Why do we breathe?

Oxygen is essential for life.

Normal air contains 21% oxygen, which we breathe into our lungs so it can enter our bloodstream to help with the proper functioning of our tissues and organs.

We also breathe as a way to expel carbon dioxide gas, which is a type of waste our bodies produce.

Understanding the respiratory system

The respiratory system is the system of organs that allow us to breathe. It’s made up of two sections:


The upper airway

includes the nose and mouth, where air enters the body and travels through the windpipe - also known as the trachea. From there the air you breathe enters the lower airway.


The lower airway

includes the lungs, diaphragm and two bronchi, which are tubes that connect the trachea to the lungs. The diaphragm is beneath the lungs and moves up and down to push and pull air through the respiratory system.


How breathing works

The process of breathing (or respiration) has two distinct phases: inhalation and exhalation.

While you can consciously make an effort to inhale and exhale, breathing is an automatic reflex that is controlled by your nervous system.


The normal breathing process starts when the diaphragm, the muscle located under your lungs, contracts (tightens) and moves downward.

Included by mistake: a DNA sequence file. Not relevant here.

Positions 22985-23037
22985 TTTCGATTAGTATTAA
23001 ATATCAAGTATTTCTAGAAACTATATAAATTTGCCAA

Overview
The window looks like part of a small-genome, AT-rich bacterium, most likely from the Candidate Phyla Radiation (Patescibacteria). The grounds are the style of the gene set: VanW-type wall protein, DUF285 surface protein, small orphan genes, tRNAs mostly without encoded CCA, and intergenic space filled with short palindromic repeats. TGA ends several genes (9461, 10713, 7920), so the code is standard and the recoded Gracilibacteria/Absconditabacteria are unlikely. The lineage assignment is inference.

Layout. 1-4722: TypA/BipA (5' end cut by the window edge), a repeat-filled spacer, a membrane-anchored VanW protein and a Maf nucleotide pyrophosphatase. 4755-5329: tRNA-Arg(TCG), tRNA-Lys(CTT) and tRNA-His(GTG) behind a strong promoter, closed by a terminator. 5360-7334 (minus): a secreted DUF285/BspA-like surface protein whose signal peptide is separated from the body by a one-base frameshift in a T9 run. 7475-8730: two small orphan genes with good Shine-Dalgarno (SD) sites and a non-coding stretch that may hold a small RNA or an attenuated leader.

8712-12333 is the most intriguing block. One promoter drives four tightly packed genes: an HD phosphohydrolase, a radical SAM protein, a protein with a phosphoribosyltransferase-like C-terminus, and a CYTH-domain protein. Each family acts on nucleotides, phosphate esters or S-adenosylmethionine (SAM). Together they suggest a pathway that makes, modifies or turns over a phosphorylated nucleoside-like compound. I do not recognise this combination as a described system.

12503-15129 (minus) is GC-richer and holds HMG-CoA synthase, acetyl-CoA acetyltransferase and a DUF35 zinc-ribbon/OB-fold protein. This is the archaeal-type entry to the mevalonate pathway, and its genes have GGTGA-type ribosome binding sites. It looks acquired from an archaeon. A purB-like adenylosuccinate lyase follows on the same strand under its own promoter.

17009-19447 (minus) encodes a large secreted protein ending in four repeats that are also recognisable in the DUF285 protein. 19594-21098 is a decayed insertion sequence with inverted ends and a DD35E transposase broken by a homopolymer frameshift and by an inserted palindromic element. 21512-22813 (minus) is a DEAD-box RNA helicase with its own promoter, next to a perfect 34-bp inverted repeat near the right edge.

• This increases the space in your chest cavity, into which your lungs expand.
  • As your lungs expand, air enters your nose or mouth and is warmed and moistened.
  • It then travels down your windpipe to your bronchial tubes – the tubes that connect your windpipe to your lungs.
  • When the air reaches your lungs it enters the alveoli (air sacs), where oxygen is passed into your bloodstream.


When you breathe out, or exhale, your diaphragm relaxes and moves up into your chest cavity.

As the space in your chest cavity gets smaller, air rich in carbon dioxide is forced out of your lungs and windpipe, and then out your nose or mouth.

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What can cause breathing problems?

  • Respiratory conditions that affect the muscles, nerves, reflexes or organs involved in breathing can make taking a breath very difficult.
  • Chronic lung conditions can disrupt normal breathing, where people cannot breathe in enough oxygen, exhale out enough carbon dioxide, or both.

Keep exploring

What are respiratory diseases and conditions?

Learn about the types of conditions that can affect your breathing.

What is COPD?

Learn about COPD and available treatment options. 

What is mechanical ventilation (non-invasive and invasive)?

Find out what your options are if you need mechanical ventilation.